U.S. scientists have identified how a gene mutation affects T cell function to promote immune disorders and then tested a treatment based on the discovery--successfully fixing donated immune cells from a 16-year-old boy with an abnormally low level of white blood cells called lymphopenia.
Immune system disorders lead to abnormally low immune activity (deficiency) or overactivity (autoimmunity). Immune deficiency diseases decrease the body's ability to fight infection, while autoimmunity prompts the body to attack its own tissues. Both are common causes of illness, and malfunctioning T cells are linked to both.
The discovery, detailed in a paper published on Tuesday in Nature Communications, centers on mutation of the gene known as GTPase of immunity-associated protein 5 (Gimap5), which is important to the healthy formation and function of CD4 T cells, one of the immune system's super soldiers against infection and disease.
The protein associated with the Gimap5 gene, also Gimap5, is important because it regulates a protein that inactivates an enzyme called GSK3, researchers at the Cincinnati Children say in a news release.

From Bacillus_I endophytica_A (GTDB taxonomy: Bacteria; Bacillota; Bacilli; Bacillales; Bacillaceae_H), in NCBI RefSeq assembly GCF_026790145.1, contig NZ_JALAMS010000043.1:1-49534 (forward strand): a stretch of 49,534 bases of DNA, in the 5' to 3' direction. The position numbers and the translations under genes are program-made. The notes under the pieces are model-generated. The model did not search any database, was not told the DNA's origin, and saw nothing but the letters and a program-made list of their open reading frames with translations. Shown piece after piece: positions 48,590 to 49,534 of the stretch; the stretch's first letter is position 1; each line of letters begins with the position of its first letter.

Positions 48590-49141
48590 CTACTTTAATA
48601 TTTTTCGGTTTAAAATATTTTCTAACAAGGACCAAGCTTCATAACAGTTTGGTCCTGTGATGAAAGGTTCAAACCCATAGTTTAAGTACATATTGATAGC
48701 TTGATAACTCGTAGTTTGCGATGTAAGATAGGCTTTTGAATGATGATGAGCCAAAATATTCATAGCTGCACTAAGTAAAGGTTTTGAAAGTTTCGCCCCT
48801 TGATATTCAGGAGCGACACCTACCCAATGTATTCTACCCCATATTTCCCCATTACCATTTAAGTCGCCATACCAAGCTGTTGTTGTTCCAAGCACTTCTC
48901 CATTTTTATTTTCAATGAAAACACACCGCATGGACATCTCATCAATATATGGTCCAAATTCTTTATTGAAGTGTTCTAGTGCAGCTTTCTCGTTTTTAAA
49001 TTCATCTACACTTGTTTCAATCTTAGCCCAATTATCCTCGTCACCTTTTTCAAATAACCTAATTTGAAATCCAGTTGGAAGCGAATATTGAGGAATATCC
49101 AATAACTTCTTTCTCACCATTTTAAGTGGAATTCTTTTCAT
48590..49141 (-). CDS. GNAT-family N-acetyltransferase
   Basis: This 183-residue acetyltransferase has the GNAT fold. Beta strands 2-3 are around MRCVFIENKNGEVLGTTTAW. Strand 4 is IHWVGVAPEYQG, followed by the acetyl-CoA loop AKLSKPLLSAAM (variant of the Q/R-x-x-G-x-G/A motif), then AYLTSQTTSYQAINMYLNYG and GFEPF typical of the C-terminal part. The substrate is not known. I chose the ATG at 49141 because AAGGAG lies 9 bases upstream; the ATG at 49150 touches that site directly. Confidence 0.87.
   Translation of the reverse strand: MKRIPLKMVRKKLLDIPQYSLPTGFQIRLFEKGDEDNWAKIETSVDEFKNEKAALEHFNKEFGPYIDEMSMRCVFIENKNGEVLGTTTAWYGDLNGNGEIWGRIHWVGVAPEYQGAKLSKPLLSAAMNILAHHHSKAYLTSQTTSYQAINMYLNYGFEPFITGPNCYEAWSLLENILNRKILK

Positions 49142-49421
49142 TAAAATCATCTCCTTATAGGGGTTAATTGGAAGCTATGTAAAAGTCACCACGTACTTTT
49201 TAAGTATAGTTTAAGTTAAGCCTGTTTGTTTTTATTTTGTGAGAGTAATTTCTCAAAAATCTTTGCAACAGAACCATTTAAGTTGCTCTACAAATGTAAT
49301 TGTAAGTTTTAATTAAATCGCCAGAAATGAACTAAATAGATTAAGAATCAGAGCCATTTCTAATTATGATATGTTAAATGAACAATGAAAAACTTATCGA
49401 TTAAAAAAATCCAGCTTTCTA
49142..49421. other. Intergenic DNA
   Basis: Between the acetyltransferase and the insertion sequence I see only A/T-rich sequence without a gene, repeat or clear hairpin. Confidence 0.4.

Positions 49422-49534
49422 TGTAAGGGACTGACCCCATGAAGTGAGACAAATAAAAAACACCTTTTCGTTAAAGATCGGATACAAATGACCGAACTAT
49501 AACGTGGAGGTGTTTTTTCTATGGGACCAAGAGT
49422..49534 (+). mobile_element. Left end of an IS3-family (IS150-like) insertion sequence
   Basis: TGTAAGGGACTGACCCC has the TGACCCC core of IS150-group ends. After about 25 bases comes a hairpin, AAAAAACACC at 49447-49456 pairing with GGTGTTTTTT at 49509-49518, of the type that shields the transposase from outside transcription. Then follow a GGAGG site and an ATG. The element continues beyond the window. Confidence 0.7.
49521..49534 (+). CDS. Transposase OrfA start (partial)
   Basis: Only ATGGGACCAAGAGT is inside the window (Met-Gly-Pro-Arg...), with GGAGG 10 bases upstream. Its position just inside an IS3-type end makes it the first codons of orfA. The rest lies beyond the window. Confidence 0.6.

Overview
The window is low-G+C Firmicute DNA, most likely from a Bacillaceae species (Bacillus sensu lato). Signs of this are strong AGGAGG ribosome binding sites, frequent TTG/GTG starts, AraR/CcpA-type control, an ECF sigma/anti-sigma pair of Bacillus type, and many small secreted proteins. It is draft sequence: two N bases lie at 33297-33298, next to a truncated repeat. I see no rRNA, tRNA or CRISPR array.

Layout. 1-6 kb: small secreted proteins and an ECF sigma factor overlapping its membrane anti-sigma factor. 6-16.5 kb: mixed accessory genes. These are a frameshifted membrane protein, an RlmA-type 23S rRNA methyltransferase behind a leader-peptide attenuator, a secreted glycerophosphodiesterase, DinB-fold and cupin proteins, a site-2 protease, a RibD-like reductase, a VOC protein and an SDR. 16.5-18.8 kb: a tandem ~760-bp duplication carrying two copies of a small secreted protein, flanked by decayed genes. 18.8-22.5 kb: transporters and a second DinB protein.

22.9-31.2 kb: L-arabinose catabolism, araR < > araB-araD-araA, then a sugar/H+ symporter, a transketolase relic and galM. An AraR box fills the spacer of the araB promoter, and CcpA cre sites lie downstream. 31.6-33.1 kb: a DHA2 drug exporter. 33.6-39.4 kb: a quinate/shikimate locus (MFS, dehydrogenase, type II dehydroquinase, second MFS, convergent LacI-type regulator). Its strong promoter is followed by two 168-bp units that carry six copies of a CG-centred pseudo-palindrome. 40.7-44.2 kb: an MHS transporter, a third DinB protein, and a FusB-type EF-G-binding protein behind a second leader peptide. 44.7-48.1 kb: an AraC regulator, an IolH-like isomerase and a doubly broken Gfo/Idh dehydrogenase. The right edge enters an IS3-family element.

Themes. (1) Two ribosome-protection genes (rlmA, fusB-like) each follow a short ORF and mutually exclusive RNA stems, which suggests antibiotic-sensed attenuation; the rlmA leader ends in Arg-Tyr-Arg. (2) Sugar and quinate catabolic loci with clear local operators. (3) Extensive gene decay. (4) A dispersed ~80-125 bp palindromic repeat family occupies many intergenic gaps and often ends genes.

"Our data suggest GSK3 inhibitors will improve T cell survival and function and may prevent or correct immune-related disorders in people with Gimap5 loss-of-function mutations," Kasper Hoebe, PhD, Division of Immunobiology, was quoted as saying in a statement. "Therapeutically targeting this pathway may be relevant for treating people with Gimap5 mutations linked to autoimmunity in Type 1 diabetes, systemic lupus erythematosus or asthma."
According to the study, if GSK3 isn't inactivated it causes DNA damage in T cells that are expanding, causing the cells to not survive or function correctly.
The team, led by Hoebe, also identified a 16-year-old human patient with lymphopenia, who carried a rare, homozygous Gimap5 mutation that resulted in a complete lack of Gimap5 protein.
In mice and human blood cells, the researchers tested drugs that inhibit GSK3, improving immune system function in mice and restoring normal T cell function in the human cells.
GSK3 inhibitors already are used to treat other diseases like Alzheimer's, mood disorders and diabetes mellitus.
Researchers said additional research is needed before the data have clinical relevance for patients. New experiments are underway to translate the findings into the clinic, said Hoebe.